The ever popular Good King Wenceslas, a carol for St. Stephen's Day, December 26, derives its melody from a spring carol entitled Tempus adest floridum (The Flowering Time has Come) found in Piae cantiones. ). N. Neale's rather confused words have criticized by competent scholars as "doggerel" and "poor and commonplace to the last degree."
Nun danket alle Gott (Now Thank We All our God) is one of seventy one chorale tunes composed by Johannes Crueger (1578-1662). It appeared among others in the Praxis pietatis melica of 1641, the most influential collection of the chorale for the Lutheran Church in the seventeenth century.
Johannes Pachelbel's setting is one of eleven extant motets he produced for double balanced mixed chorus with occasional use of solo voices. Unlike most of the others in this collection, Nun danket ..., composed in 1705, ends with the combined chorus's sopranos singing the chorale melody in long note values while the other three parts provide support in quaver movements. These motets rank among Pachelbel's most mature creations.
The secular Gloucestershire Wassail represents those survivors of native toasting songs of the Anglo-Saxons which frequently came to be associated with Christmas festivity. In 1919 Ralph Vaughan Williams used this folk melody as a vehicle for the creation of a masterly virtuoso choral arrangement which he published in his Eight Traditional English Carols.
Alexy Fyodorovich L'vov (1798-1870) found his compositions for the Russian liturgy eclipsed in the world's estimate of his work by reason of the fact that in 1833 at the behest of the Czar he composed the Russian National Anthem, God Save the Czar. Hospodi Pomilui probably appeared as one of thirty short choral pieces published in St. Petersburg about 1885. Its words, 'Lord have mercy,' are the intensely repeated response to the priest's litany petitions.
In Good Christian Men, Rejoice we have a broad English translation of the old German macaronic carol In dulci jubilo originating in the fourteenth century: The original words as a contemporary writer asserted were dictated by angels to the great Dominican mystic Henry Suso. This delightful and sprightly carol has over the intervening centuries invited arrangements and variations from numerous distinguished composers.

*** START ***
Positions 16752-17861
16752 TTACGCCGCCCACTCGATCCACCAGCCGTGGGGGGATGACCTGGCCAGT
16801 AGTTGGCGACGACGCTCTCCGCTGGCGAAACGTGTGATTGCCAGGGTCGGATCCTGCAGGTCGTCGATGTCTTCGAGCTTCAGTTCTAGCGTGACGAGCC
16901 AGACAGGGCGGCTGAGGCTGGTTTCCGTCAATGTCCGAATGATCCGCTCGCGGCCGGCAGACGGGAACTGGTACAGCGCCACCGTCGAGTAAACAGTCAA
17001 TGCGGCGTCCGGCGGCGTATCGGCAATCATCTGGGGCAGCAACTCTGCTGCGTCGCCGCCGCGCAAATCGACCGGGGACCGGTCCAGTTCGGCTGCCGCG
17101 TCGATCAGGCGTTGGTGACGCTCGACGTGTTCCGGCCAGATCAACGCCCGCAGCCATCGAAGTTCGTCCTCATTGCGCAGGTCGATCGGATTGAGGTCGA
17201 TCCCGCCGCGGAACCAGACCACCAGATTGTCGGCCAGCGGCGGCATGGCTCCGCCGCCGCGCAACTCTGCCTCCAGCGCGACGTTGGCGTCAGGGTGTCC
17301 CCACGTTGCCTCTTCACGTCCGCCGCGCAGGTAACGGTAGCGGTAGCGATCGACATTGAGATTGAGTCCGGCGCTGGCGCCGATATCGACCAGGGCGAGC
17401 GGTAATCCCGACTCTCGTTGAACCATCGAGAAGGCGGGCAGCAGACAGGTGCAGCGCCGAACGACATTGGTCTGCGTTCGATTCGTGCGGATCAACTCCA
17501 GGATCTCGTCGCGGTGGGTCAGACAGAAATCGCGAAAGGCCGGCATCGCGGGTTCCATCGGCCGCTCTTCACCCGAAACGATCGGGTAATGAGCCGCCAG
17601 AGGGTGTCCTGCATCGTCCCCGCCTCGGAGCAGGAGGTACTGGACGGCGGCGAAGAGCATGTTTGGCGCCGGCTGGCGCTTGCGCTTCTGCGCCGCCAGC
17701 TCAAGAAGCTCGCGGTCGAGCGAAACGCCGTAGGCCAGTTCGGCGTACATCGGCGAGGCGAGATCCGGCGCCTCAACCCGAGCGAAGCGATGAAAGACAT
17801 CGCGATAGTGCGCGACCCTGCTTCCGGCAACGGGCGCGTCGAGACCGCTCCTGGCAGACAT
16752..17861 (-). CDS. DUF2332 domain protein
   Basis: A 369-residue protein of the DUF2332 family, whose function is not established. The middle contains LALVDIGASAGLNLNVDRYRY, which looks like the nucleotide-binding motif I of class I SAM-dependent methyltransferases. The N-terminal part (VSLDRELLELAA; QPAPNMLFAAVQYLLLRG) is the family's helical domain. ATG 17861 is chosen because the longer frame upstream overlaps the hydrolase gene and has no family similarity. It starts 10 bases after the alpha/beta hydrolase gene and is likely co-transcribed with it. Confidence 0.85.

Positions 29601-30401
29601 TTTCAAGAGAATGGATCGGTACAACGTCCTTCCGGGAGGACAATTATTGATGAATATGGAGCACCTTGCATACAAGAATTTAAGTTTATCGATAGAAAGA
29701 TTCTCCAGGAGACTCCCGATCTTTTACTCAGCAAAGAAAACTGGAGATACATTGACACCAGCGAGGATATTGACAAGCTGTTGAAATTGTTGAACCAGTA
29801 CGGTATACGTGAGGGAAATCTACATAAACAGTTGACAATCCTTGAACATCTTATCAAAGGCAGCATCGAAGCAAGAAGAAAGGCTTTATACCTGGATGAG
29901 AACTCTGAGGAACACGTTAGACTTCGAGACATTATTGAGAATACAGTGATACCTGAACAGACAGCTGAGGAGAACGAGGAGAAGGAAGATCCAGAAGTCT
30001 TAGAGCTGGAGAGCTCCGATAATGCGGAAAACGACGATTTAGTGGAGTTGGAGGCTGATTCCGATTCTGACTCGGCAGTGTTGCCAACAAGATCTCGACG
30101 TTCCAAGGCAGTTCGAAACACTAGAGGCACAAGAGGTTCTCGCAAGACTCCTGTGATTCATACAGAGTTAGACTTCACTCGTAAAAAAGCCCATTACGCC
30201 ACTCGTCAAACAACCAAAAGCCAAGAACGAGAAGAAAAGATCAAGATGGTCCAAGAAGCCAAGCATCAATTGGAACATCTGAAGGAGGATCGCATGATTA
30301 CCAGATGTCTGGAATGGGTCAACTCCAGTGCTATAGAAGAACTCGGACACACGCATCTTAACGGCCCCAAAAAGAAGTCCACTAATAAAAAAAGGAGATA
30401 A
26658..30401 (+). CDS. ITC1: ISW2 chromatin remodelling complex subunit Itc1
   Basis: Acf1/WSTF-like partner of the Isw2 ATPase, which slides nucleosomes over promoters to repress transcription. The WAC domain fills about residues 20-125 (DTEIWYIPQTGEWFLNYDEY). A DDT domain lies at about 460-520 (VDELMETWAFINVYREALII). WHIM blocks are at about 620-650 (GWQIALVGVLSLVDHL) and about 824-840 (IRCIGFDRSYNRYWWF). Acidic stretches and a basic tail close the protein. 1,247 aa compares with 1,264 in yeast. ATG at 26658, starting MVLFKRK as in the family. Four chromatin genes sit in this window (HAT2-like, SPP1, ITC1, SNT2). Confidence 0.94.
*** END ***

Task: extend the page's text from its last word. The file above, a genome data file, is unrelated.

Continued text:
The program climaxes with Dr. Wagner's arrangement of carols in the Christmas Story appropriately connected together with excerpts from Luke's gospel narrative. We Three Kings is a long-accepted and successful American carol composed in 1857 by Dr. J.H. Hopkins, Rector of Christ Church, Williamsport, Pennsylvania. What Child is This was set prior to 1642 to the famed Greensleeves melody, the refrain being authored about 1865 by William Chatterton Dix. O Little Town of Bethlehem like so many carols utilizes an old secular melody entitled The Ploughboy's Dream, its words being by Bishop Philip Brooks. Jesu Bambino has served to make Pietro Yon's name more remembered than all of his other works. It is an example of a modern newly composed carol which has won its way into the hearts of many, typical of the process by which the carol has evolved. Yon (1886-1943) produced numerous liturgical compositions during his tenure as organist for New York's St. Patrick's Cathedral. Angels We Have Heard on High, a French noel, comes from the Languedoc area of South France. It is designated as a "gloria" indicating its relationship to the angels' song, Gloria in excelsis Deo. The English rendition is by James Chadwick. Joy to the World boasts the immortal music of Handel. The words by Isaac Watts (1674-1748) have attracted numerous settings. Handel's holds the field. Technically the work is a hymm or general praise rather than specifically a carol. Franz Gruber's exquisitely simple setting of Fr. Joseph Mohr's poem Silent Night for the Christmas of 1818 has made it the most loved Christmas carol of the western world ..